For example, to speed the innovation of their car design, BMW physically co-locates cross-functional teams at their research center FIZ for up to three years, bringing together professions like engineering, sales, marketing, manufacturing, etc. together to brainstorm, define, collaborate and operate in semi-autonomous, in person project teams. Teams are intentionally made up of team members from different operating regions of the globe to bring different perspectives and ideas from different markets to single projects. They also make decisions autonomously with minimal direction from head office. This combination of autonomous operation, decentralized decision making and physical co-location have led to many of BMW’s groundbreaking advancements and head-turning designs that delight international car shows.
Innovative cultures recognize that space is the physical manifestation of culture. Therefore, they utilize physical space to ensure encounters, collaboration, and engagement to promote creativity.
At the bottom right corner, Talent emphasizes the people of the connective model. Talent is crucial because the human element drives organizational creativity and executes the innovation process. Talent includes Leaders, People and Rewards.
An effective culture of innovation requires effective leaders. Leaders set and interpret strategic direction, execute on organizational targets, and ensure adherence to processes that enable innovation. Most importantly, leaders affect followers’ creativity in both direct and indirect ways.
Individual creativity and creative process are inherently valuable, but their value is amplified when mobilized for organizational-level outcomes and initiatives. Leaders within the organization play the critical role of unleashing the creative potential of those they lead and harnessing that creativity towards organizational objectives. Leaders that possess the characteristics of empowerment, moral justice, behavioural consistency, creative thinking, and equality have been shown to interpret and instill attitudes and actions that promote a creative work process. Thus, enabling a ‘climate of innovation’ within their followers and organizations.
Organizations with cultures of innovation seek out, enable, promote, and invest in leaders that understand and demonstrate traits that promote creativity and good judgment in those they lead.
People are the heart of the organization. They generate the creativity that promotes innovation and, individually and collectively, interprets organizational structure, process, strategy, and direction to develop culture.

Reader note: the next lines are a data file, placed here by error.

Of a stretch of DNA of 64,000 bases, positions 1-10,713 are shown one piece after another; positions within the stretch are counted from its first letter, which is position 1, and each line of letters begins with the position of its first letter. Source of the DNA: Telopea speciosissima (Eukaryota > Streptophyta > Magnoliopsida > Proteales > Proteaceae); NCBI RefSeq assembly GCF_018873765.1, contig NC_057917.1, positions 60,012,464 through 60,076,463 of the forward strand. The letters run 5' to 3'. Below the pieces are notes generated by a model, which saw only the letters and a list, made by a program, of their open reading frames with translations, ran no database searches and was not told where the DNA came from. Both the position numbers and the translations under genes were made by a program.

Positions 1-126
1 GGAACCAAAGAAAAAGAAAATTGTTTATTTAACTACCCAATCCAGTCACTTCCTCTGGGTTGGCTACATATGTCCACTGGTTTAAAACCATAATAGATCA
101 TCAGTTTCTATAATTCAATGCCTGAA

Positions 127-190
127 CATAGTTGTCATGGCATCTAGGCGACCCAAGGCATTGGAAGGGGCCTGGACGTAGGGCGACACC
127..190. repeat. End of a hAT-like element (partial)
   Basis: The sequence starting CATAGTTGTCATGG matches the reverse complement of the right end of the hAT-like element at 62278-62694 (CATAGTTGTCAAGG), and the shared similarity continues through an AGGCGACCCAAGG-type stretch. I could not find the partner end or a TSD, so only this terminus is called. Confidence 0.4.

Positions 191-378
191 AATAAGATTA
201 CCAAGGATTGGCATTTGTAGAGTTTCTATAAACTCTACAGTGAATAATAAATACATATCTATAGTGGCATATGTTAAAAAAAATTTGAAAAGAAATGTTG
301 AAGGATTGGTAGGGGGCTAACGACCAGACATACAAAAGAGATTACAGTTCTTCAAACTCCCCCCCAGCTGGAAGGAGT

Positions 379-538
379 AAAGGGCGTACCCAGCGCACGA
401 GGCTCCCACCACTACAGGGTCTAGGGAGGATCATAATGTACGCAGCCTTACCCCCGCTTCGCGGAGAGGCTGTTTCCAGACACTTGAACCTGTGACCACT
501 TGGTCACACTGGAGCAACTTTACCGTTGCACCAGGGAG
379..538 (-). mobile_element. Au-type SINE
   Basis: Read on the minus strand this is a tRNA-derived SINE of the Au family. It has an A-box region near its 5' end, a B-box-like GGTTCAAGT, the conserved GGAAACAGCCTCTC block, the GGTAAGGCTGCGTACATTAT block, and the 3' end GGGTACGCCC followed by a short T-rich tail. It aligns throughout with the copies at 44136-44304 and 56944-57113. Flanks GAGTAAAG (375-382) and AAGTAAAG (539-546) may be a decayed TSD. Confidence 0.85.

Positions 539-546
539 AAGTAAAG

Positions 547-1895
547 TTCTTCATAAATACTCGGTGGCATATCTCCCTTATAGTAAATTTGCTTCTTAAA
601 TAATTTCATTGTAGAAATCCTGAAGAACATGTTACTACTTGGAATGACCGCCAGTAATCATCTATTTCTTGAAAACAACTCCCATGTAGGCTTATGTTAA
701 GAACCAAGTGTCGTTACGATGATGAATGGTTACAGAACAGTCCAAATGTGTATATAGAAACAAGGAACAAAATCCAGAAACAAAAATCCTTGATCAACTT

Creativity is a skill available to all individuals if the social environment, domain-relevant skills, enabling processes and intrinsic motivation are all present to do so. While people observe and are shaped by the environment in which they live, they flourish most in environments where personal motivations align with those of the environment. This has two implications for people. Firstly, creativity can be enhanced and taught, but intrinsic motivation cannot. Secondly, while you can hire for creativity and motivation, innovation will not naturally follow if the appropriate structures, processes, and channels are not in place.
Organizations with a culture of innovation identify and retain people with the same values and beliefs as the organization. As a result, they play to individual motivations, support behaviours that enhance innovation, and provide means for knowledge and creativity to flourish.
While historically linked to promoting the ‘right’ behaviours and actions, rewards are counterproductive. Extrinsic motivation and reward can be detrimental to creativity and lower intrinsic interest. Individuals within knowledge environments are motivated by the challenge of their work and its perceived value to the organization.
Organizations with cultures of innovation ensure positive behaviours, attitudes and actions through fair compensation, promotion, and job security. They avoid incentive-based rewards programs and provide challenging work and opportunities to build knowledge.
As a practical example of Talent and innovation, Google’s original idea of “20% time” has found significant success across the technology space, if applied in different manners (e.g. Hackathons, Friendly Development Competitions, Pet Project Week, etc.) The idea, though, always remains the same, if you give people free time to work on what they are passionate about to improve the company or product rather than forcing them to think up “innovations”, you will likely be surprised by what people come up with and what they think is important. Just remember, coming up with a new idea is only half the battle; the other is executing when those good ideas occur.
At the bottom left, execution is the engine of the connective framework. Execution is the process by which the organization transforms ideas into products and services. An example of an innovation process is shown in Figure 3.